How to Survive Flu Season

It’s Friday night after a long week of problem sets, meetings and exams, and you are lying in bed and start to feel that awful, burning feeling creep into your throat. “I really hope my throat’s just dry,” you tell yourself before falling asleep. You wake up the next morning with an unpleasant pressure in your head, a nose dripping worse than a hose and the joints of your great grandma. You have gotten sick. Luckily, there’s some simple things you can keep in your room to make your sick experience slightly more comfortable.

Salt and warm water. 

For that burning sensation in your throat, try gargling warm salt water. It sounds gross but it really helps to pull all that gunk out of your throat. Mix about half of a teaspoon of salt with 1 cup of warm water. Gargle the mixture thoroughly and spit out in the sink. Your throat should feel some temporary soothed after a few swishes.

Vaporub. 

Vaporub has had a controversial history as some people claim that it does not cure their cold symptoms. I have used Vaporub in the past and I find it a great temporary relief to my cough (though, in no way is it a cure). Rub a thick layer of Vaporub around the neck and chest. The vapors released from the cream will enter through your nose and mouth when you breathe, helping to suppress coughs.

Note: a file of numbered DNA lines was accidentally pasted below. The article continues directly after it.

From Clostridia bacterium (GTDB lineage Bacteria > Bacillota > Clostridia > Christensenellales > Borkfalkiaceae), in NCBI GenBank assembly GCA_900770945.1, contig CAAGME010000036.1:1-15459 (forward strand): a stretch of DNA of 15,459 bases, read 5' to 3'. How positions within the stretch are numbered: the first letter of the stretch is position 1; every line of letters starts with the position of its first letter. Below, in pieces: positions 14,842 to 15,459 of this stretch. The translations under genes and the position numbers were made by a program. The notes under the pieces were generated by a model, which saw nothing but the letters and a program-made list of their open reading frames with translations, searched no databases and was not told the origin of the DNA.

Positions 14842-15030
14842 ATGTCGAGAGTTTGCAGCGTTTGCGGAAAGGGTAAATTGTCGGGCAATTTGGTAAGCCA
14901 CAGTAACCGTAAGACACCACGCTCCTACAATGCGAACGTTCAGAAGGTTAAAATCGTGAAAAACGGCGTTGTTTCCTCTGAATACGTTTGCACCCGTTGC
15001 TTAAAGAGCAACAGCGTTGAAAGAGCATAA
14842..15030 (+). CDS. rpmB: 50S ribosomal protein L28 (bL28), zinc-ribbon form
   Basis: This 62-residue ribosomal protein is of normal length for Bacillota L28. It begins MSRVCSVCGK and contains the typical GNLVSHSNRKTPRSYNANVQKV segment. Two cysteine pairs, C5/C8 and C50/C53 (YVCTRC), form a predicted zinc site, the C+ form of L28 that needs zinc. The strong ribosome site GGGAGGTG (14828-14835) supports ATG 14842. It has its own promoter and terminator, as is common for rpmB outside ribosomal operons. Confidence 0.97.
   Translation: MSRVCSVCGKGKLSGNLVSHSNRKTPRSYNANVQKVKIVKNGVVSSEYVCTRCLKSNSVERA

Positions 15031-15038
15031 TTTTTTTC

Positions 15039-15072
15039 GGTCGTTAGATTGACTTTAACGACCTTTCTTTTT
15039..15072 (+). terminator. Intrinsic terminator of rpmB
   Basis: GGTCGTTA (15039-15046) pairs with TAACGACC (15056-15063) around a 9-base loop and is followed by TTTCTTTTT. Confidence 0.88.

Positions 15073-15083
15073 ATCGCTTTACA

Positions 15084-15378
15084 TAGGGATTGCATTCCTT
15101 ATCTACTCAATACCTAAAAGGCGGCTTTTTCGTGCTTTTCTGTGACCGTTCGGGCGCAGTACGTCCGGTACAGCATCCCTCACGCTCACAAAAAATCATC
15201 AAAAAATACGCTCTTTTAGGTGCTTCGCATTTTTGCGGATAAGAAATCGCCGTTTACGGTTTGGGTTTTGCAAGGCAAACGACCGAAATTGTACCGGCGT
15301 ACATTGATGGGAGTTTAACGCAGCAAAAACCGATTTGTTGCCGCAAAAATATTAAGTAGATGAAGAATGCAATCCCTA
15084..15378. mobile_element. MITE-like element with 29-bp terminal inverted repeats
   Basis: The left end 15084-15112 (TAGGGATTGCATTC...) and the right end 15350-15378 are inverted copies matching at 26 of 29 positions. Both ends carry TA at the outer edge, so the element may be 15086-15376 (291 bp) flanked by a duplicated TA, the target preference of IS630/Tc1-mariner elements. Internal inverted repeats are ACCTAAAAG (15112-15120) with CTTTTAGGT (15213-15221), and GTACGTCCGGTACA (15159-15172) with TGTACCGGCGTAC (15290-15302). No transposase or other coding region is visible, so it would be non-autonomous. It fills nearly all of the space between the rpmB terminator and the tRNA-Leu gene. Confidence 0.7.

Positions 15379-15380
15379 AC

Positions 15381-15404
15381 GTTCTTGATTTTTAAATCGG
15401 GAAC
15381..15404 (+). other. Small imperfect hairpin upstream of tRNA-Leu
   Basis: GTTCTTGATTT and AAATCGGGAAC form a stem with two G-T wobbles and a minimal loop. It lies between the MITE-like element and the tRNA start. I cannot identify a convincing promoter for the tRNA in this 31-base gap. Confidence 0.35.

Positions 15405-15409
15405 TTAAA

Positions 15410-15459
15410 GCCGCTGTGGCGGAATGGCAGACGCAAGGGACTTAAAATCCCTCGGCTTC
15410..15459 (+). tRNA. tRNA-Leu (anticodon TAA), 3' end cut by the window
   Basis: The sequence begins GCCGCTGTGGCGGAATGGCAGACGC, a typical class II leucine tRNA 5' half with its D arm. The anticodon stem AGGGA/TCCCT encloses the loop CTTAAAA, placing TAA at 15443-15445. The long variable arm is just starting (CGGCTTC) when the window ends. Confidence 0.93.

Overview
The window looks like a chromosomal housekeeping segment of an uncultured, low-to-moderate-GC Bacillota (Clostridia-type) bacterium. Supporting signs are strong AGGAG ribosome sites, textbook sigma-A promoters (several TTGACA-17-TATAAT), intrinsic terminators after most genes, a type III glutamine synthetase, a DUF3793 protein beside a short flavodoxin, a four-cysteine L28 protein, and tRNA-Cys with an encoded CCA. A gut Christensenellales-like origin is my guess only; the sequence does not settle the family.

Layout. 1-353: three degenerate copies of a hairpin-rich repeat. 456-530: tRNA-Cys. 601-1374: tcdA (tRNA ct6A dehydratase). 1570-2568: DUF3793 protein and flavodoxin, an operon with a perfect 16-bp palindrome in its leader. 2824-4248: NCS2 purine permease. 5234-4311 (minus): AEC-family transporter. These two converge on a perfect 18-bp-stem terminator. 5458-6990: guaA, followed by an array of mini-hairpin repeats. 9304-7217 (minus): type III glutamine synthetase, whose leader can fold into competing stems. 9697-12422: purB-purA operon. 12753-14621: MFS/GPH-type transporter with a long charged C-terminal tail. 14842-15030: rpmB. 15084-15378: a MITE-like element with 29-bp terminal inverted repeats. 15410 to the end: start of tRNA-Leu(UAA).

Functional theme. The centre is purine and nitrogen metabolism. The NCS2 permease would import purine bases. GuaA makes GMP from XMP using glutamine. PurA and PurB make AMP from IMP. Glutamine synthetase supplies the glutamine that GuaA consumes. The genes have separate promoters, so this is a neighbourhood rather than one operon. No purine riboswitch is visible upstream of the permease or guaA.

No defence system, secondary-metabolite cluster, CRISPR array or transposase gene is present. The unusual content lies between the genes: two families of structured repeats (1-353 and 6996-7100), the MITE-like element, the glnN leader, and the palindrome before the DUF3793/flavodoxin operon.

Humidifier. 

Humidifiers help to aid congestion by filling the room with moisture. It can also help with those inevitable chapped lips you might get during your cold. Some humidifiers allow you to add drops of essential oils which will make your room not only feel refreshing but smell refreshing too. Just be sure to clean your humidifier frequently as moisture can sometimes invite bacteria which may make you feel worse.

Over the counter pain relievers.

For those achy joints, try taking your average over the counter pain reliever. Consider taking Aleve, Motrin, or Tylenol at the proper dosage labeled on the box. Also be sure to check that the pain reliever you’re taking doesn’t interact with any other medications you may be taking for your sickness.

Soup. 

If you’re sick, you probably don’t want to run out to the cafeteria to grab food. You’d rather be comfortable in your room with a blanket. This is why canned soup or instant noodles are a great option to have in your dorm when you’re sick. Most of them are microwavable and only require a fork and a microwave. My favorite is this instant udon by Nongshim which you can buy on Amazon.